Continuing the minimalist theme, the Nintendo eShop and its menu is rather sparse. At present, there’s no accompanying music, though users do have the option to access recent releases, the “coming soon” page and to enter a code for redemption. When you first connect to the eShop, users will need to confirm their email and set a password; saving anyone from accessing your funds if it’s a shared household console. Of course, if you own a Nintendo 3DS or Wii U, you’ve also got the option to merge funds between consoles. Doing so will allow you to use the funds associated to the Nintendo Account and NNID with any console you own, much easier than trying to keep track of funds on separate devices.

switch_nintendo_eshop
Here’s what the Nintendo eShop looks like on the Switch.

As a family-friendly company, Nintendo has developed the “Nintendo Switch Parental Control App”, which is optimised for parents to keep an eye on their children’s playtime activity. Once again, it’s really easy to connect your smartphone and the app to the console, all it requires is a simple 6-digit code. Parents can then set restrictions on play-time for week days and weekends, as well as restrict their child from accessing online functions or social media. The app is currently the only way to log your in-game playtime, so it’s certainly a workaround for the moment. The only thing to note, though, is that the app only allows you to set a universal play-time limit, so should you have children of different ages and varying bedtimes, this becomes tricky. For the future, it would be great if parents had the ability to set individual time limits for ease of use.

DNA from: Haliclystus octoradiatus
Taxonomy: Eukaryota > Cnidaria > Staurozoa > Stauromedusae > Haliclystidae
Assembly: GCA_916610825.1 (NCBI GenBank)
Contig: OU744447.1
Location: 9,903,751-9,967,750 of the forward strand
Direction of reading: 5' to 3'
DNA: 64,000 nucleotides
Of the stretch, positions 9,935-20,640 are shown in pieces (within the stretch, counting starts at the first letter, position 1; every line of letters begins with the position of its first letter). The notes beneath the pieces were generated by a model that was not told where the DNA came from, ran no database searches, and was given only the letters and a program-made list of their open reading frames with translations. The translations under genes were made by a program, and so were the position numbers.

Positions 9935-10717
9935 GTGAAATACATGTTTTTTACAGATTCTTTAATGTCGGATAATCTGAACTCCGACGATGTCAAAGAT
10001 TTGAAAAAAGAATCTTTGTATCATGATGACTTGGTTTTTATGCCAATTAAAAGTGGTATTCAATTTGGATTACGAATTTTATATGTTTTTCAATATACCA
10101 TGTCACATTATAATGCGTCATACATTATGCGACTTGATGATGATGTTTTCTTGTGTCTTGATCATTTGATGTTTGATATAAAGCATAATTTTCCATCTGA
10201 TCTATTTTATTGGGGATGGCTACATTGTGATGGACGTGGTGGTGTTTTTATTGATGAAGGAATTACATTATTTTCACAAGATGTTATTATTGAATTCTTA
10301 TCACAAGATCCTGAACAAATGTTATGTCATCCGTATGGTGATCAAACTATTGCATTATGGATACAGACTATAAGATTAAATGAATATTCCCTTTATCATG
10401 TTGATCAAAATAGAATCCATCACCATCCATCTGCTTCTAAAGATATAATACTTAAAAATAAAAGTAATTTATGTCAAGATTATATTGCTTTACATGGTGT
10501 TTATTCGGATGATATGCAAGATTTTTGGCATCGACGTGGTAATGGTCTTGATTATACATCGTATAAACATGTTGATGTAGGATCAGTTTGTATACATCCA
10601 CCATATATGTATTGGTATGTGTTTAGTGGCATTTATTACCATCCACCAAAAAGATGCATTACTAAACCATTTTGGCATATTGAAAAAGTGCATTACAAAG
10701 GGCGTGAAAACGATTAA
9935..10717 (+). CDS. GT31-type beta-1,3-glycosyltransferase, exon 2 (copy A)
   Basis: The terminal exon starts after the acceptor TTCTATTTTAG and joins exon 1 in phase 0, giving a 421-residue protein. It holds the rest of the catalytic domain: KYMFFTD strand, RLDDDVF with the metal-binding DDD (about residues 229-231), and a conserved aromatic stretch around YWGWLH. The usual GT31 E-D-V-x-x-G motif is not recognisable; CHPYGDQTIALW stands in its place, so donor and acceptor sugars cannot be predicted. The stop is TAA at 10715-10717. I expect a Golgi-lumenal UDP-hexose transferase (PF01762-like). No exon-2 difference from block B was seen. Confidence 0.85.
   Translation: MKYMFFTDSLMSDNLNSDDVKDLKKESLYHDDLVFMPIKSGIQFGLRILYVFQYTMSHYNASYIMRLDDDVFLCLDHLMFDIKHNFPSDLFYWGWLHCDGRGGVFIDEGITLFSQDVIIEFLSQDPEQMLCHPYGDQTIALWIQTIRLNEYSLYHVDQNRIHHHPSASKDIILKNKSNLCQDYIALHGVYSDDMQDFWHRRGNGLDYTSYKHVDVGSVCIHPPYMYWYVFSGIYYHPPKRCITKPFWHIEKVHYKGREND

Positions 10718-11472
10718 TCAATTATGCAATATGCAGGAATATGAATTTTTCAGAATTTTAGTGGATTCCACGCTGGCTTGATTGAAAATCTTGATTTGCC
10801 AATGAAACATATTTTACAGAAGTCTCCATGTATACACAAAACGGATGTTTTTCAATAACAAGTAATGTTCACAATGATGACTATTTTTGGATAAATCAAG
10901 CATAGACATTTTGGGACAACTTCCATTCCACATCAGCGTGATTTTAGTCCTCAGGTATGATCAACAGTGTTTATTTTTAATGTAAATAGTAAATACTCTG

While the physical size of the console is able to beautifully and comfortably fit within your hands, the memory size it comes bundled with is largely disappointing. You’ll only have 25.9GB when setting up straight out of the box, which reduces again from the day-one updates. And as the system doesn’t come bundled with a MicroSD card, you’ll have to purchase one or several – make sure they are UHS-I or higher – if you’re likely to use the system for digital purchases on the eShop, or want to save your in-game captures and transfer them to another device.